• Prepare BEFORE You Get to Your Car. Have your keys out and ready before you get to your car, and be sure to check beneath the car and in the back seat before you get in. Lock the doors as soon as possible.

Take a Self Defense Class!

I loved taking a self defense class (they taught me how to flip a full grown man onto his back to protect myself!) and it only took a few hours on a Saturday morning. You can often find one at local community centers or on campus.

photo: Downtown by stephmck99

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2 comments January 26th, 2009

You Can Do It!: Setting Goals You Can Achieve

I know it’s only been a few weeks since New Years, but who else has already broken their resolutions?

What is it that makes goal setting so exciting, and goal-achieving so…well… so seemingly un-doable? I’ve been thinking about that a lot lately, and comparing the goals I am keeping with the ones I’m not. The differences are pretty simple, and they make a huge difference in keeping up that I CAN DO IT!!! attitude we all start out with.

Here are my personal secrets to success when it comes to setting–and reaching–my goals.

Write it Down.

Have you heard this before? It’s the same concept as “out of sight, out of mind” but reversed–if you write something down and see it every day, it sticks with you. It runs around in your head, it bothers you, sometimes even seems to mock you. And eventually all the pestering from those little thoughts makes you do something about it. So write it down. Easy.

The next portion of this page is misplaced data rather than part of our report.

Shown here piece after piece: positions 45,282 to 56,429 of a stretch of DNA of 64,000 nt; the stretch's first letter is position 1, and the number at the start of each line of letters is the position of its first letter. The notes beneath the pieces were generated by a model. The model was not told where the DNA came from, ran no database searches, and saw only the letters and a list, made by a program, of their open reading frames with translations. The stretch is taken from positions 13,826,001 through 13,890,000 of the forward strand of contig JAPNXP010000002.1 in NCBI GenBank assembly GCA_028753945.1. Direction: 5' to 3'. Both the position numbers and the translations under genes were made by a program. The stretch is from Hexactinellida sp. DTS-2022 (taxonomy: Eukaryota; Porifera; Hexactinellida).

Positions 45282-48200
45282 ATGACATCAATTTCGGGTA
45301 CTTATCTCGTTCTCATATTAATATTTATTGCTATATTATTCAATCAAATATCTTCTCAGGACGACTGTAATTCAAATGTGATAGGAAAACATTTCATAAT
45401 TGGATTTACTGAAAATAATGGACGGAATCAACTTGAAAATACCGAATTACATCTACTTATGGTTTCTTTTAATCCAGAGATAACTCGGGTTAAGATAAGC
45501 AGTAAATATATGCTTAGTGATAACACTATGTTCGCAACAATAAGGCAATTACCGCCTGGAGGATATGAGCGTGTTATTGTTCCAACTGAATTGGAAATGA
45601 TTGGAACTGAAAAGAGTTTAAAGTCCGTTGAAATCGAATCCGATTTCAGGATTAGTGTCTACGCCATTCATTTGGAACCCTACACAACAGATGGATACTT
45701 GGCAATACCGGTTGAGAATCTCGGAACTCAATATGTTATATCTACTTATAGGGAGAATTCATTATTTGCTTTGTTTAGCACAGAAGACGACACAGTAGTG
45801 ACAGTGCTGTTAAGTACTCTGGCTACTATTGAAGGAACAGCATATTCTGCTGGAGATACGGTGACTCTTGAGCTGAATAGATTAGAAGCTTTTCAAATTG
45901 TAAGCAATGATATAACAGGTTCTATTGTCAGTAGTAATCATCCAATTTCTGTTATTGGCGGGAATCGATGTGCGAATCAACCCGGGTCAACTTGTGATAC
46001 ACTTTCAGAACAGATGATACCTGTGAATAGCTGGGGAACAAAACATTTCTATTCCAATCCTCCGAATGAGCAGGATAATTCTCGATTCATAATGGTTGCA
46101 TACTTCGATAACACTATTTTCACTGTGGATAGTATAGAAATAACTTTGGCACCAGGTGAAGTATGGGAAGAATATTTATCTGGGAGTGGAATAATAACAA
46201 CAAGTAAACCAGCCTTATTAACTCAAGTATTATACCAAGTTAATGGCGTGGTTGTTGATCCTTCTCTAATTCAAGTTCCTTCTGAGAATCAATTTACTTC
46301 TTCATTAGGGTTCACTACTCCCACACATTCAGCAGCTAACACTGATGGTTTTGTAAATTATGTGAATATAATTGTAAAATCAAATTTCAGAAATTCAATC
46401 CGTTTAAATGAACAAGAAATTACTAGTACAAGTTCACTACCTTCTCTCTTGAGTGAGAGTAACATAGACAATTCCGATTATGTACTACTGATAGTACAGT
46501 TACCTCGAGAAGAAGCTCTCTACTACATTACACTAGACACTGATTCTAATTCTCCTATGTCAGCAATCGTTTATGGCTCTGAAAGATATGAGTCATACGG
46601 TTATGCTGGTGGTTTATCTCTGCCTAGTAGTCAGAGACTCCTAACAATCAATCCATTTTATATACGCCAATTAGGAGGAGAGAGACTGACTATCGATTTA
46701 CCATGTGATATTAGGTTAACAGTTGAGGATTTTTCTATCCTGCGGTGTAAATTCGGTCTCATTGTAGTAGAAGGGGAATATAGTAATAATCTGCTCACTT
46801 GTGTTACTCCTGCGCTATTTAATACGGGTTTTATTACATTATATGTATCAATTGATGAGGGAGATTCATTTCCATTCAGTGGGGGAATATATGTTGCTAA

Break it Down.

Sure, it would be great if you could just write down your goal to BECOME A MILLIONAIRE BY THIRTY and just leave it at that, but does that feel doable when you look at it that way?

Not really.

So break down your goals into smaller, more specific, more achievable goals. One of my focuses this year is to be healthier, but I don’t just expect that to happen. So I made mini-goals, like so:

    • Only eat one dessert per day (sad, but this is hard for me)
    • Eat healthy snacks instead of junk food
    • Walk more (like walking to class instead of taking the shuttle)

Be Realistic.

As part of my getting-healthier thing, I would want to work out every day at the gym. Except that I HATE going to the gym, it costs money, I don’t have time every day, and a lot of times I don’t have access to a car to get there. So that goal is ridiculous for me, totally unrealistic.

Instead, I’m going to make every effort to make my body work harder to do every day things. I’m going to go up and down stairs more often, skip the elevator and escalator, and do exercises at home on a regular schedule.

Be Consistent.